Project Overview: Students investigated traditions of West African masquerade. Looking at mask forms and practices from Benin, Mali, Burkina Fasso, Côte d’Ivoire, and Nigeria, students learned about the traditions of masquerade and mask making in each of these places. The teaching artist and teachers connected these traditions to wider cultural, religious, and environmental and historical ideas in West Africa. Taking a cue from the Metropolitan Museum of Art exhibit, “Reconfiguring an African Icon: Odes to the Mask by Modern and Contemporary Artists from Three Continents,” students created their own unique “interpretations” of a West African mask, adding in shapes, designs, objects, and uses for their masks that reflect their own everyday realities, rituals, and traditions.
Teaching artist Clara Wallof Discusses the Project
A recently arrived immigrant is interviewed about her experience
Classroom teacher Paul documented throughout his residency and put together a video about the process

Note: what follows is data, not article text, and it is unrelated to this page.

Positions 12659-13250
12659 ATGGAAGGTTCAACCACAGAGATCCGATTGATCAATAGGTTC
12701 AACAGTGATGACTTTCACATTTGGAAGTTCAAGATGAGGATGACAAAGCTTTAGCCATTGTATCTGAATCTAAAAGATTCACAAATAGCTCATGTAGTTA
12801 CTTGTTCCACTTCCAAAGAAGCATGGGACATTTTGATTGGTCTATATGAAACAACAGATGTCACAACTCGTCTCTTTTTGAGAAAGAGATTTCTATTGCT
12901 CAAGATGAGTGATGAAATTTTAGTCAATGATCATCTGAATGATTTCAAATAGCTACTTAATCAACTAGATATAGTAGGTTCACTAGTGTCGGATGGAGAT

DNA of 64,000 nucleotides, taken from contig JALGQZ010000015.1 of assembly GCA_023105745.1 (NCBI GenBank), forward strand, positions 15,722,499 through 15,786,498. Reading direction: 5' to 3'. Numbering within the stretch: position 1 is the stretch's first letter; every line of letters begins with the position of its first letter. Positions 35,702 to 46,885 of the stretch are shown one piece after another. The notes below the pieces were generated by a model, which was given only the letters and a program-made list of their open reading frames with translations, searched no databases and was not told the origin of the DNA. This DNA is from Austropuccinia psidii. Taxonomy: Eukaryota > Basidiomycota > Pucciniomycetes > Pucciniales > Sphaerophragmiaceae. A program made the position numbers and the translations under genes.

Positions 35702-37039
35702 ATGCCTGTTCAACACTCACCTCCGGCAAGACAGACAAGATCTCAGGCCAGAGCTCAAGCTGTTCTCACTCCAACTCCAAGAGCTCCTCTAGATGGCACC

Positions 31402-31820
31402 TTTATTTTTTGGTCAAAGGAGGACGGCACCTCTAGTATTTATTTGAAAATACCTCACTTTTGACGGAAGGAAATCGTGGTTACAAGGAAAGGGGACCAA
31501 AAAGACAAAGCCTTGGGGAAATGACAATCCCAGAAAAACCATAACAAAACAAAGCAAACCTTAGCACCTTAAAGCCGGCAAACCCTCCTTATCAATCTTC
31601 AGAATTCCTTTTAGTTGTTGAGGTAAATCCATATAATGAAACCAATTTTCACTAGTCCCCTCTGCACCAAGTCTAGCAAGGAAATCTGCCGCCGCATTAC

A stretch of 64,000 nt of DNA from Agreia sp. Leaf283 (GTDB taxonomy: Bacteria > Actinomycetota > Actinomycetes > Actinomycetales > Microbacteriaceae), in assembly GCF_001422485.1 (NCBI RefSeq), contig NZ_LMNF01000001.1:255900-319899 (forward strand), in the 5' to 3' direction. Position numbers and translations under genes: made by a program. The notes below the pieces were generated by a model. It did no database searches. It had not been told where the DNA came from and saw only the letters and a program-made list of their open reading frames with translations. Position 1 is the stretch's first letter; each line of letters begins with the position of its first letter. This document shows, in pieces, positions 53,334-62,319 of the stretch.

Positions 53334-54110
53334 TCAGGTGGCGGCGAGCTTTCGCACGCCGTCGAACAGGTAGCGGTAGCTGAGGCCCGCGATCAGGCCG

- What is a mask? Why are they made and used?
- Where have you seen, touched, or worn a mask?
- What have these masks traditionally been used for?
- What is a ritual? What rituals do we have in our lives?
- What is a tradition? What traditions do we have in our lives?
- What place could these masks have in modern day Western Africa?
- How are some of them “reinterpreted?”
- What evidence do we see of that reinterpretation? (i.e. Jerrican masks use gasoline cans, Metropolitan Museum of Art exhibit used modern day materials)
- What materials could we each gather that would add to a mask about our everyday lives? About our rituals? Our traditions?